Federal Budget 2017: Will Taxes Go Up?Posted: January 10, 2017 By: Evelyn Jacks
Posted in: Breaking News, Current Issue
The Federal Budget is expected to be released in this fiscal quarter. Will taxes go up over the next five years? Finance Canada’s Fall Economic Update, released on November 1, 2016, provided an extensive analysis of near-term trends and private sector forecasts to give professional advisors good direction on the likelihood of tax increases in the period, and how inflation, interest rates, the dollar and the price of oil are expected to perform.
Amongst the important observations in the report:
Global economic growth will continue to grind along a “sustained lower growth track,” as it works its way through what’s being called a fundamental structural shift. Growth rates in the G7 countries is expected to average 1.4% over the next five years and Canada is expected to be amongst the fastest growing economies, according to this report. The middle-class tax cut, the new Canada Child Benefit and new investments in infrastructure are contributing to this growth.
Economic Risk: The economic risks to be managed throughout the globe are the following:
- since 2014, low commodity prices have affected resource-based economies, including Canada’s
- the economy in China is also changing towards consumption-based growth and away from investment and trade-intensive growth
- new risks stemming from political change in Europe due to migration and Brexit, and in North America as a result of the U.S. election, all of which bring uncertainty to growth projections
- higher levels of public and private debt stemming from the financial crisis of 2008-09
- aging populations within advanced economies, which are resulting in lower workforce growth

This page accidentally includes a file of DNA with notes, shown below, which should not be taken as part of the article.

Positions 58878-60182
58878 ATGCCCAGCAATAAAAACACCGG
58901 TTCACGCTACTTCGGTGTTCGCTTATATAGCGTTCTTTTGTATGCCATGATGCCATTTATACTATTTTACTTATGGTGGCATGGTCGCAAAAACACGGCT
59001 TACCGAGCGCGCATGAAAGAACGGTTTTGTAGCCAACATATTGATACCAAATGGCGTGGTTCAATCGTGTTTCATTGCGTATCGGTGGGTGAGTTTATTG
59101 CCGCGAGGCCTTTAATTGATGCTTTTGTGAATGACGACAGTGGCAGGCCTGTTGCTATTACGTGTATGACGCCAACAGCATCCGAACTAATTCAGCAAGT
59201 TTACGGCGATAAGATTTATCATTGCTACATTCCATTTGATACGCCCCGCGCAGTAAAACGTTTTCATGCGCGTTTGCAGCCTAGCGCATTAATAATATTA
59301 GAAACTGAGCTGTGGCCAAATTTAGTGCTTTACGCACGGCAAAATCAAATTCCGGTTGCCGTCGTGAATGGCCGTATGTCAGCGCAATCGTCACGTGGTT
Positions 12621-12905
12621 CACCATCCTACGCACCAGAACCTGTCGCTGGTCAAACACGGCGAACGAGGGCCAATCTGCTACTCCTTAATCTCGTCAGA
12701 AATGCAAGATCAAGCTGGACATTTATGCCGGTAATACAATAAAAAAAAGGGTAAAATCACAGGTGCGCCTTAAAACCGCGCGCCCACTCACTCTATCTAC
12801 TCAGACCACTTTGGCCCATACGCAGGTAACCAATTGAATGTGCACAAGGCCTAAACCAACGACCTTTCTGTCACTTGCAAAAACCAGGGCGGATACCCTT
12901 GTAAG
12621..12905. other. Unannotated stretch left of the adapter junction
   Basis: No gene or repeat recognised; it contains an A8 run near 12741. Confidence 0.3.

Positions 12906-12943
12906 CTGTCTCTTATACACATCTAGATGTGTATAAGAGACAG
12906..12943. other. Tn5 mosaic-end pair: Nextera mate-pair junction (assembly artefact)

Bonds and equities: The report states that the OECD (Organization for Economic Co-operation and Development) estimates over 35% of OECD-wide government debt is trading at negative yields. As a result, the average real 10-year government bond rate in major advanced economies is now negative, while equity markets have realized all-time highs.
U.S. growth rates continue to affect us in Canada. The report notes that the U.S. has been in one of the longest periods of economic expansion since the Great Depression. As expected, in response to this, the Federal Reserve raised interest rates in December. But according to the update, the U.S. appears to have “limited capacity” to continue a consistent growth trajectory, as it, too, suffers from an aging population and low productivity growth. The wild card is the effect of a dramatically different approach from a new presidential administration and its potential effects on these paradigm shifts.
Global GDP Growth: For now, the IMF projects that real GDP growth in G7 countries will average 1.4% per year over the next five years.
Commodity-based Economies: Despite declines in commodity prices, in particular crude oil, Canada is expected to be among the fastest growing economies, at least partially because of recent new tax changes: the introduction of the middle-class tax cut from 22% to 20.5%, the introduction of the Canada Child Benefit and investment in infrastructure.
So how do all of these economic developments affect taxation going forward?
Finance Canada’s Fall Economic Update made an important observation to tie it all together for Canadian taxpayers:
“. . . the level of nominal GDP—which represents the sum of all incomes economy-wide—is now $87 billion lower (than at the 2015 Budget projections), representing . . . a cumulative loss of $112 billion in national income over the last two years, or $6,200 for every working Canadian.”
When there is a loss in national income, there is a loss of tax revenues for indebted governments. Indeed, income tax revenues, the government’s largest budgetary income line item, are expected to decline in every year of the five-year period starting in 2016-17 and ending in 2020-21.
Where to look for new funds to meet government priorities? It may make sense for finance ministers to find ways to tax accumulated wealth in capital assets. Capital gains inclusion rates, limits in loss carry forwards or new taxes on tax-preferred or tax-exempt sources could result.
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